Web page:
January 31, 2020 at 02:00AM by CWC
Trust feels like an alien idea when your road to romance has been littered with red flags, and yet it’s a key component (if not THE key component) to having a healthy relationship. We want to trust our partners, but that begins with finding someone that seems, well, trustworthy. And if you’re early stages of dating and need a good vetting process, the Gottman Institute recently released the five major components of trust.
“This is a great way of looking at it because it’s easy to translate these into actions,” says clinical psychologist Aimee Daramus, PsyD. “That will make it easier to tell if someone shares these values.”
So how do you identify someone you can’t trust versus someone who is True Blue? Here are the five components of trust.
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Ask Yourself: Does this person seem like a liar?
It’s the best policy, although we won’t tell if you tell a white lie about having seen The Big Lebowski on your first date. Generally speaking, though, this is the bottom of the totem of trust. If someone shows up on to a date barely inching towards 5’9” and their profile boasted 6’1”, you’re not inclined to trust them after that, right?
Ask Yourself: Is this individual being shady?
You want to be with someone who takes your hand and introduces you into their world. If after five months of dating you’ve only seen the inside of their or—and this concerns me way more—your apartment, that’s a cause for concern. Transparency is all about not keeping things purposefully hidden and leaving room for doubt.
Ask Yourself: Does someone’s actions match with their words?
An easy way to pay attention to this is noting whether a person follows through on their promises and obligations. That can be as simple as showing up on time for a date on time or as massive as showing up for your sister’s engagement party (even though, yeah, it’s totally going to be a drag).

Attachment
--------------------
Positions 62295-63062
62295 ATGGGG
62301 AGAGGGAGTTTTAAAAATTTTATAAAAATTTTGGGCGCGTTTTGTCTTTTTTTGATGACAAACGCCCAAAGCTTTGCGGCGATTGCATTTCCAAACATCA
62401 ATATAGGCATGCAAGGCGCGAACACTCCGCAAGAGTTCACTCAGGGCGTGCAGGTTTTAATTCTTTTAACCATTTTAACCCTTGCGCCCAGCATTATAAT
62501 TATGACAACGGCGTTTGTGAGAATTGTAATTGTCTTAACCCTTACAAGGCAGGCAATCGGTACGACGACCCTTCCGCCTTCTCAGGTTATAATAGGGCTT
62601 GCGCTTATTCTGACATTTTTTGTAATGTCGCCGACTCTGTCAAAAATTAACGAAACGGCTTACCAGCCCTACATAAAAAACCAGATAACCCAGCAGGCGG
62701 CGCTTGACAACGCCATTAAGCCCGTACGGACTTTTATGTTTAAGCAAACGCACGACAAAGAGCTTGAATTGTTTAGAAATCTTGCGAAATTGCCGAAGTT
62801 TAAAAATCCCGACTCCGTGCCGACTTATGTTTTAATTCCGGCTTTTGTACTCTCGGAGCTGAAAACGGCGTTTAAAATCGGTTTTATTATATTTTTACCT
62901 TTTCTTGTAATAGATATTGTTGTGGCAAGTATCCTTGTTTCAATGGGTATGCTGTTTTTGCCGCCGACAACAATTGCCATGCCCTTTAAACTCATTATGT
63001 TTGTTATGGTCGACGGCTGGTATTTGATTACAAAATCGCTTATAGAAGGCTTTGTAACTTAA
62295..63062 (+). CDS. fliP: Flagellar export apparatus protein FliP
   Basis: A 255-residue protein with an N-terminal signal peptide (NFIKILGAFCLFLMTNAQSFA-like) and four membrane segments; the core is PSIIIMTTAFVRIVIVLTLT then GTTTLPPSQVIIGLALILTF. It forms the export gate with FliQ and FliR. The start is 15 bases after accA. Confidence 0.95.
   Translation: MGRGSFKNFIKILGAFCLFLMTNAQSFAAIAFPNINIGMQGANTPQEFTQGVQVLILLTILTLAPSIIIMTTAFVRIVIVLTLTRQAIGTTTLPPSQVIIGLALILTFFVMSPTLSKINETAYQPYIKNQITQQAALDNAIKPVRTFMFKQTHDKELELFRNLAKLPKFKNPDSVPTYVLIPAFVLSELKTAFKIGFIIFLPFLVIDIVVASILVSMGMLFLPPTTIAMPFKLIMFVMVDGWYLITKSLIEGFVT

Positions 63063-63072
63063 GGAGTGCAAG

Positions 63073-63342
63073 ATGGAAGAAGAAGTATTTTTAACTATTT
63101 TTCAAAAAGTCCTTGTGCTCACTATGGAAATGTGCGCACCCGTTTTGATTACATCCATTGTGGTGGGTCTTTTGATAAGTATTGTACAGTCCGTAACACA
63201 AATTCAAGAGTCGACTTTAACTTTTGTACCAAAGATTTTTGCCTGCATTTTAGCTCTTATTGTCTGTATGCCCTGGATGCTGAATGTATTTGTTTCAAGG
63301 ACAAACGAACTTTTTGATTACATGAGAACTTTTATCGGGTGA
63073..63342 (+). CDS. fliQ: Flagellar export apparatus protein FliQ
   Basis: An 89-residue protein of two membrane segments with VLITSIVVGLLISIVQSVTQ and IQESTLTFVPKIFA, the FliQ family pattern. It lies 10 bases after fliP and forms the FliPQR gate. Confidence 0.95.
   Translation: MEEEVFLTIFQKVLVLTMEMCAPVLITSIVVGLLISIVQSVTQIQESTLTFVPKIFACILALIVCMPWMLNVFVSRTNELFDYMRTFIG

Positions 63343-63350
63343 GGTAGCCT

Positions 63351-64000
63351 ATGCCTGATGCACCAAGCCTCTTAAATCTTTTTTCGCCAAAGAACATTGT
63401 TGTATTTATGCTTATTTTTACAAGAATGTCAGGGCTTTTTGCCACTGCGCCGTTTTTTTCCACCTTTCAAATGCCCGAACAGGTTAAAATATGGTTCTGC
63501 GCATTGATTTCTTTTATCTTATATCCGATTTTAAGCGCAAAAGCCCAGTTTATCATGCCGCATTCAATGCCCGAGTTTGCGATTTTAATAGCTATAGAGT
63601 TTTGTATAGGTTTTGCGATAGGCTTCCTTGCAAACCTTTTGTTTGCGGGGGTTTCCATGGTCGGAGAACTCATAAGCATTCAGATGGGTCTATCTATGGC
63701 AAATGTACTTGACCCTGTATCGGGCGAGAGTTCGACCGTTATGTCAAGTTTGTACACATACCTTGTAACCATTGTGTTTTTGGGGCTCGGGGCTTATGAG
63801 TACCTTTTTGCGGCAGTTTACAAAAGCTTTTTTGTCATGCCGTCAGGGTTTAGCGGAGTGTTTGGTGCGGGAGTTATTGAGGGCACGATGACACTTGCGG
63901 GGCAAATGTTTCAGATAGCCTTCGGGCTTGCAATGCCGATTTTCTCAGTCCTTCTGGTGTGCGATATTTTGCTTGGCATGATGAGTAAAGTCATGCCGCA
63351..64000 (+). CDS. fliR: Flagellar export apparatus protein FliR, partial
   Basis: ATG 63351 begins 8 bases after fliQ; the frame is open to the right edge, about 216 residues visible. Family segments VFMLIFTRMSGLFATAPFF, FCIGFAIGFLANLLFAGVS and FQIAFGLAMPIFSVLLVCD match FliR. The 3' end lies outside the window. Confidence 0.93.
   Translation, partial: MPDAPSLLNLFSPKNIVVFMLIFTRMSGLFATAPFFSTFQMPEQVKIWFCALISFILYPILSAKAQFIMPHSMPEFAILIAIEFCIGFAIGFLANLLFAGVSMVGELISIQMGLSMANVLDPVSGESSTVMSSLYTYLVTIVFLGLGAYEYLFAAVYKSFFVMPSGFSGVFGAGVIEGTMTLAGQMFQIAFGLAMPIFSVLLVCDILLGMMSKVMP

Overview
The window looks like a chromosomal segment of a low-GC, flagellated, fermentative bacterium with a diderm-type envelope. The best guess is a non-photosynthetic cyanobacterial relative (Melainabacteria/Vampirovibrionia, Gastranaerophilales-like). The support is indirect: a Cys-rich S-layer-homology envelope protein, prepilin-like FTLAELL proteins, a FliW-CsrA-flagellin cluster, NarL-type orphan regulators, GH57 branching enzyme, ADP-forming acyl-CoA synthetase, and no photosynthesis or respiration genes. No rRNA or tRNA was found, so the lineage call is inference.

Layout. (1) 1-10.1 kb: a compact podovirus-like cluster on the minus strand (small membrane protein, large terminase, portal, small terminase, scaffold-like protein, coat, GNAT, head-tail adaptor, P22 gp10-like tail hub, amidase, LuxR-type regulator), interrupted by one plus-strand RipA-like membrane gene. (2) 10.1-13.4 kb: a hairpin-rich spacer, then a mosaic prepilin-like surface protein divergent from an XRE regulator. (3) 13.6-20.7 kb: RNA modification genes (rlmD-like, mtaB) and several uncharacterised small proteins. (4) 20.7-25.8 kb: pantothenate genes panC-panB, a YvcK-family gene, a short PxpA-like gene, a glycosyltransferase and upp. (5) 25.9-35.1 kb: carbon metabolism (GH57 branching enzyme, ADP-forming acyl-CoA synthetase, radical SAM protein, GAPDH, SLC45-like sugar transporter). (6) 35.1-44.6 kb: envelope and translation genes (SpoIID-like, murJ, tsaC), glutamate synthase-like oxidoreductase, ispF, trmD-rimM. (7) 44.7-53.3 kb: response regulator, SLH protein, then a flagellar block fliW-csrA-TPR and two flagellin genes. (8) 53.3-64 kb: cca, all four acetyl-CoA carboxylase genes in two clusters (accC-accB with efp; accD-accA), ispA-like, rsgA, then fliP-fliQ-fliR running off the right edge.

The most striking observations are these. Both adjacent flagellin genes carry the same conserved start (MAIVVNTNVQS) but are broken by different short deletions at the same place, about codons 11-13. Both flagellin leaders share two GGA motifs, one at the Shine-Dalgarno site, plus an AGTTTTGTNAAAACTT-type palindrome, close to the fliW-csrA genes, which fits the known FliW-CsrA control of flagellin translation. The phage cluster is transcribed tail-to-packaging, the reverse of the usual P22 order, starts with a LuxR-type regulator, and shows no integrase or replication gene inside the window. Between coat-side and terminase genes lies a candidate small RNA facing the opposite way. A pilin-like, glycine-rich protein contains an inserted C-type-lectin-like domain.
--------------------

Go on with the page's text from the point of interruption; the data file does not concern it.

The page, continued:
And just because nobody’s perfect and you can’t control emergencies or traffic, that extends to a person owning up to their BS if they let you down. If you get a sincere apology followed up by, “Here’s what I’ll do in the future,” this could still be a person worth trusting.
Ask Yourself: Is this person literally a good human being?
I’m not trying to open up a big philosophical discussion on morality, we have The Good Place for that. Instead, rely on your common sense and look We don’t need to go full Cancel Culture and hold everyone accountable for the things they’ve Tweeted in 2011, but keep an eye on if this person acts lawfully and respectably on a base level.
Hint: If you find yourself saying things like, “I’m concerned about the dog fighting ring, but he’s really sweet to his mom,” that…isn’t a good person.
Proof of Alliance
Ask yourself: Do they have your back?
Proof of alliance relates to how a person supports you and your dreams, and in these early phases you want to pay attention to the little things. Do they text you “Good luck!” if you have a big presentation you’re super nervous about? If you’re having difficulties with your parents, are they listening thoughtfully? Are there Celebratory Cupcakes whenever something actually works out? Feel Better Cupcakes when things go wrong?
Do not date someone who doesn’t have your best interest in mind and cupcakes in hand.
This all being said, Dr. Daramus’s advice is to look at these as guidelines instead of hard law.
“There might also be times when building trust has to be balanced with boundaries,” says Dr. Daramus. “Transparency shouldn’t have to mean telling someone every private thought that you have, so you might need to figure out as a couple what you’d like to share and what can be kept private. Accountability shouldn’t mean that your partner has to tell you their every move, so you might need to have a talk about how you define it as a couple.”
Basically, learning to trust someone is something that takes a lot of time, and even when you make that investment there are no guarantees. But if you keep the components of trust in mind, it’ll help you suss out if a person is worth building that trust with.
When you graduate from “trusting,” you want to build intimacy…and that requires more than just touching. And if you do trust your partner but feel the need to snoop, here’s why that’s totally normal.
Author Mary Grace Garis | Well and Good
Selected by CWC